Flight disruption 'like hearing you are ill', academics claim
Researchers have looked at the impact of air disruption on passengers and offered advice on how to cope with it.
Surrey University academics said people who were stuck at airports had emotions similar to the feelings they would have on hearing they had a serious illness.
Recent snow led to days of delays and cancellations at airports including Gatwick and Heathrow.
Researcher Niamh Murtagh said the best way to cope was to think ahead and acknowledge the risk of disruption.
Denial 'can be productive'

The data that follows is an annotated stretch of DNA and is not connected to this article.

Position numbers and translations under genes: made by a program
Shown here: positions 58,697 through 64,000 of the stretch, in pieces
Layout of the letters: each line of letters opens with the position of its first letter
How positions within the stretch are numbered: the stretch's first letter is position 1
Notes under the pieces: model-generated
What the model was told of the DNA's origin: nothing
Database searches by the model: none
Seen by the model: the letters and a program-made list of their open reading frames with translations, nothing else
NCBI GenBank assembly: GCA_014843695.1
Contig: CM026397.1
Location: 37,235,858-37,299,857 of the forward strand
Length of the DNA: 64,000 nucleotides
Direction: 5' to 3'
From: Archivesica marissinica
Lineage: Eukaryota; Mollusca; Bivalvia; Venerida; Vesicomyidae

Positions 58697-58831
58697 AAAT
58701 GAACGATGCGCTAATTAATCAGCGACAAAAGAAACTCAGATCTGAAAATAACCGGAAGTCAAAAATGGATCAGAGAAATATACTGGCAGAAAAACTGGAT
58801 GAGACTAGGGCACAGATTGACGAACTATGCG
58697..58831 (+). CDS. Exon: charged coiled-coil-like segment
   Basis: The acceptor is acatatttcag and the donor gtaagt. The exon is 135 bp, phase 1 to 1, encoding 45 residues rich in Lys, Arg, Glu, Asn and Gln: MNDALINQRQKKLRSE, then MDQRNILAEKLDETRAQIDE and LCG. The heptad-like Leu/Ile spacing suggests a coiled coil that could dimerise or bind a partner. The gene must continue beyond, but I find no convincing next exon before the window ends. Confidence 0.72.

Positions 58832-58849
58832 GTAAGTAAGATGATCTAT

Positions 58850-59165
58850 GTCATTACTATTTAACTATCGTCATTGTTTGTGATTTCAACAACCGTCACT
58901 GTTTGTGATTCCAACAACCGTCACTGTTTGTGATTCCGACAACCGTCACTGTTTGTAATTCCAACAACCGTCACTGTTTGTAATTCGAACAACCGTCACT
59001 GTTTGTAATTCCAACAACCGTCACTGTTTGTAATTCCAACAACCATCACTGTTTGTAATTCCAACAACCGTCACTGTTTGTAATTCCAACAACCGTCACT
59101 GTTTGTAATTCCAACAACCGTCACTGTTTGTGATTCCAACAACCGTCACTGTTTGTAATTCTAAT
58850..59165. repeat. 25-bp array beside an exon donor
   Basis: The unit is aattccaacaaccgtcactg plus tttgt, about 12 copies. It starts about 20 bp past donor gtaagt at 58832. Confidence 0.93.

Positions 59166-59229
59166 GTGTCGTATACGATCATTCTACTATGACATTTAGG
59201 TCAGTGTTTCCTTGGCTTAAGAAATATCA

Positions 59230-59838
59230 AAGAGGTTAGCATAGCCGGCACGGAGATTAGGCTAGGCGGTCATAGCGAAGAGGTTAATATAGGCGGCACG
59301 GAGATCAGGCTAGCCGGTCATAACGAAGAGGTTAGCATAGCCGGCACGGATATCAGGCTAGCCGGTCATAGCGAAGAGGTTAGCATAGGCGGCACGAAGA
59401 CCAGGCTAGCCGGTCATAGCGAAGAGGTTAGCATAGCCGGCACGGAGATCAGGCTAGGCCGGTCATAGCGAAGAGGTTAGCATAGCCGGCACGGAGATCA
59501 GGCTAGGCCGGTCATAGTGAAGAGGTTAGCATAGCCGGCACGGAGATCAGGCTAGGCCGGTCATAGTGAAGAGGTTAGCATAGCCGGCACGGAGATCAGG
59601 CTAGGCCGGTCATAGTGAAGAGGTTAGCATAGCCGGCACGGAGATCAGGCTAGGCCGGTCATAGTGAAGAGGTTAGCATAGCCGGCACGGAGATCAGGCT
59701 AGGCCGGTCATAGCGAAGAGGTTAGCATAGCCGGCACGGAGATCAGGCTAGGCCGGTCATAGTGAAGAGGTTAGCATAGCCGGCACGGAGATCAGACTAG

Researchers looked at the air travel disruption caused by volcanic ash earlier this year, as well as the impact of the snow and ice which affected travel before Christmas.
Ms Murtagh said people who had spent days and nights at airports waiting for their flights experienced denial, uncertainty and worry - the reactions they would have if they found out they were seriously ill.
She said denial, or thinking "this won't affect me", could be a productive way of avoiding unnecessary stress and anxiety, but could stop people taking action.
"Perhaps the best way of coping is thinking ahead and acknowledging that travel plans are always at risk of disruption," she explained.
After snow disruption at Heathrow this month, the government said airports could face fines when passengers had their travel plans disrupted.
Heathrow operator BAA said it would welcome any law "designed to improve the experience for passengers".